Pu'erh (or pu'er) tea is a fermented tea produced in the Yunnan province of china. Pu'erh tea is dried and rolled, and undergoes a microbial fermentation process over many months or years. This tea is sometimes pressed into small blocks or "cakes".
Flavor and color-wise, some brew up light while others can be dark and intensely earthy.
Pu'erh Tea Fun Facts and Trivia:
Pu-erh tea can be aged over time like a fine wine.
From 1999 to 2007, the price of Pu-erh tea went up by ten times, and then drastically dropped to below its original levels. Fortunes were made and lost in this pu'erh tea boom and bust.
Back in 2008, the Chinese government tried to limit where the leaves could be grown in Yunnan Province. It was narrowed down to 11 cities and prefectures and 639 towns. The reason the government intervened was to attempt to establish a brand similar to wines in France or Tequila in Mexico. If the tea was only allowed to grow in certain areas, they would be able to authenticate the brand.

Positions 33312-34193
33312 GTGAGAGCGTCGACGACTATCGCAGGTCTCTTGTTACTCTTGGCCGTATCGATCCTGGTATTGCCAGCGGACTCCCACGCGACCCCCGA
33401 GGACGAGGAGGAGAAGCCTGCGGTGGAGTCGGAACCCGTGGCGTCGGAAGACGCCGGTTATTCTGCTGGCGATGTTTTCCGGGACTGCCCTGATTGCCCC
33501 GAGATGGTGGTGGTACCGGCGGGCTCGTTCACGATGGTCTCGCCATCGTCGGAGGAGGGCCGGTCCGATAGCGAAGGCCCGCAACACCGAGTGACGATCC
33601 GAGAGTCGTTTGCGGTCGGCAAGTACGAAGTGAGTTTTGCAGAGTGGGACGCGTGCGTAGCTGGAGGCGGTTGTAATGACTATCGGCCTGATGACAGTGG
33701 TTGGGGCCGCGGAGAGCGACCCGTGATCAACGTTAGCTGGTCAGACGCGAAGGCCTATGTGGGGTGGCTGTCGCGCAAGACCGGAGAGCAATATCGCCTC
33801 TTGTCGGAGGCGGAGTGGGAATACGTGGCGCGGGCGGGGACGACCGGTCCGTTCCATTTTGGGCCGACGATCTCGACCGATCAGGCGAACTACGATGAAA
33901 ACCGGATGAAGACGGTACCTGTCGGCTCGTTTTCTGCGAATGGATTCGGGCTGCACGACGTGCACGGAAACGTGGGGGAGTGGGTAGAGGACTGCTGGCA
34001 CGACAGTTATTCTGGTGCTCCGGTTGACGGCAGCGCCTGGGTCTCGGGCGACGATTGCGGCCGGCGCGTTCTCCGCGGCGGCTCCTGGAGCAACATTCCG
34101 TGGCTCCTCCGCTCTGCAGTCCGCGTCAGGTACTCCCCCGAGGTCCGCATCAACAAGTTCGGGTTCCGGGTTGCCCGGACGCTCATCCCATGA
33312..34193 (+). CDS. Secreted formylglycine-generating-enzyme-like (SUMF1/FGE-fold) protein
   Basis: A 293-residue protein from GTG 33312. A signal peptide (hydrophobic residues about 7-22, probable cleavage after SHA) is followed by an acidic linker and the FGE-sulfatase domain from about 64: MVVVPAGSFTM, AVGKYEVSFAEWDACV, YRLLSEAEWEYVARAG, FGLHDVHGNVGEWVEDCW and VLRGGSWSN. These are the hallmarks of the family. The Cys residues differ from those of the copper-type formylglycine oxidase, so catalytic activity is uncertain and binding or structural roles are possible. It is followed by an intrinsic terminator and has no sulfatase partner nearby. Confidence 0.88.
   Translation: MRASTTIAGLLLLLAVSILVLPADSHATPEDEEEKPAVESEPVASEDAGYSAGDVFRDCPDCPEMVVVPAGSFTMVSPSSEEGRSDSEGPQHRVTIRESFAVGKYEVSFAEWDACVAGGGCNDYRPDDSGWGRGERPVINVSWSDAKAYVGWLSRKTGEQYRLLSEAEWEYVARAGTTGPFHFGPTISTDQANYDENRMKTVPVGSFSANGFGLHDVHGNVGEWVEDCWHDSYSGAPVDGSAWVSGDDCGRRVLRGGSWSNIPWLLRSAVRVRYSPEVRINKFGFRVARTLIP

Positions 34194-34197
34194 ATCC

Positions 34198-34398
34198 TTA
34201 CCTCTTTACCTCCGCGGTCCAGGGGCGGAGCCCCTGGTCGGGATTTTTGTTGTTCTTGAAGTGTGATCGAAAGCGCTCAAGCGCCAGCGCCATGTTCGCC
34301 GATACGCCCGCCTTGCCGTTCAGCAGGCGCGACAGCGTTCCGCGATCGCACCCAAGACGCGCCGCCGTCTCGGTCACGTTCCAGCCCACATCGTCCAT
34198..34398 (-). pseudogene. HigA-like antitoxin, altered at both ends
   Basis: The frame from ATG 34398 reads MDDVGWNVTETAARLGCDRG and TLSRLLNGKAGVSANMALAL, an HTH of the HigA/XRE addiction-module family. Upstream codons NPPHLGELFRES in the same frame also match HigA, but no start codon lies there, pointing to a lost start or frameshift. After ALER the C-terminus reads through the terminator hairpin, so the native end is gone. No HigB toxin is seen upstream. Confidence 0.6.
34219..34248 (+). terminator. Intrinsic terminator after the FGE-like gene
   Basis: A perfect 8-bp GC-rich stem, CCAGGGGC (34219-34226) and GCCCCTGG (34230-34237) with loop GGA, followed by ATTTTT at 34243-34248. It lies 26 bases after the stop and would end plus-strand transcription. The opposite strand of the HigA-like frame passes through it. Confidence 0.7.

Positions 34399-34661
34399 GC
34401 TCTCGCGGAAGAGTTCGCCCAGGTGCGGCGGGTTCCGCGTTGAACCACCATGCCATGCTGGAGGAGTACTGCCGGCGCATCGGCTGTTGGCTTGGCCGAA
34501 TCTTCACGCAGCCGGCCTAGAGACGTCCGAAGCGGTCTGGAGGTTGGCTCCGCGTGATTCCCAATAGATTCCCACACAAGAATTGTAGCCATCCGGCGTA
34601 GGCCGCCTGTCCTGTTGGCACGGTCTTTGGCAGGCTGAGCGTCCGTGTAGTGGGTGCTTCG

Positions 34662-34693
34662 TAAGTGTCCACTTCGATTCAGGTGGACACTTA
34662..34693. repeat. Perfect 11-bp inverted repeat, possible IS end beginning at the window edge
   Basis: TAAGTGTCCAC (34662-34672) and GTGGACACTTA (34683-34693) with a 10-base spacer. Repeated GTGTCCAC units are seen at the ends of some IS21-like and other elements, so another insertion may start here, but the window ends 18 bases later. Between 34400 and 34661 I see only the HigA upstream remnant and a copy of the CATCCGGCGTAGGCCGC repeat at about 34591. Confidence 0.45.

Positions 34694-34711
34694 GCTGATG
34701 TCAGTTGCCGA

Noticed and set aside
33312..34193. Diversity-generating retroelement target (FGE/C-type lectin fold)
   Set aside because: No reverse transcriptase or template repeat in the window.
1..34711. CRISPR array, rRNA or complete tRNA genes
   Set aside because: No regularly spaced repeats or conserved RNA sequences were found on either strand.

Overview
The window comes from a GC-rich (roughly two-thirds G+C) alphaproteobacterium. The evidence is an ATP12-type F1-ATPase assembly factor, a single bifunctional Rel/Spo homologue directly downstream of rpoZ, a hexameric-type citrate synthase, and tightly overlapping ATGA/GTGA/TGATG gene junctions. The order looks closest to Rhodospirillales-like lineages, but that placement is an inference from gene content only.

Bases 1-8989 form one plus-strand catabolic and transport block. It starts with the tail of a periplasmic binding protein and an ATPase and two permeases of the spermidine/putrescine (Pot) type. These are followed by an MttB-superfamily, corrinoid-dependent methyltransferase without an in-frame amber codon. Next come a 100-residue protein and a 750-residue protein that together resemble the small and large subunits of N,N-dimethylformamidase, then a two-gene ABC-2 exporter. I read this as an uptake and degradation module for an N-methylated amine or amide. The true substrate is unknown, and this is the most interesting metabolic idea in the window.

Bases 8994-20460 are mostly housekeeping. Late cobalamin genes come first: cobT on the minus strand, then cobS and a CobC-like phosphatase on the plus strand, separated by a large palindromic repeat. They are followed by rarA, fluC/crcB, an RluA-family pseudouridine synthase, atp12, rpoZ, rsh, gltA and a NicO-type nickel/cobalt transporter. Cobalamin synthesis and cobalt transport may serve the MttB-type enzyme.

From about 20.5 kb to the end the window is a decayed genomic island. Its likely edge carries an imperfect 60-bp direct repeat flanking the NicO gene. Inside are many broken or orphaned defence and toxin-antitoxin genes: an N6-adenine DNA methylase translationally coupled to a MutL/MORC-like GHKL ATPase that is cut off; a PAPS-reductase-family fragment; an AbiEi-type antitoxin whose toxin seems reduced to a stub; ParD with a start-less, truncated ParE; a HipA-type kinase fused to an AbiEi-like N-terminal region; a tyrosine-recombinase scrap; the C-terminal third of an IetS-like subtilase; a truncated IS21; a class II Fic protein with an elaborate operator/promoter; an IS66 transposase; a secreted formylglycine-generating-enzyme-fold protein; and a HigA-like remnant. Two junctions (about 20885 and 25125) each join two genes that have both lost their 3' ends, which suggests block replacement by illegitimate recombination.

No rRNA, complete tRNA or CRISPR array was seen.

Pu'erh has an active (probiotic) bacteria that deepens the flavor of the tea over time.
Many westerners prefer a stronger brew. Pu'erh can be brewed almost indefinitely: five minutes, 10 minutes, 20 minutes, even 50 minutes. When Pu'erh is steeped a long time it can become as full-bodied and dark as coffee, but it never turns bitter, acidic, or astringent. It just gets stronger, thicker, fuller, and sometimes sweeter.
Unlike most teas, Pu'erh may be harvested during almost the entire year, being spring tea the most highly valued.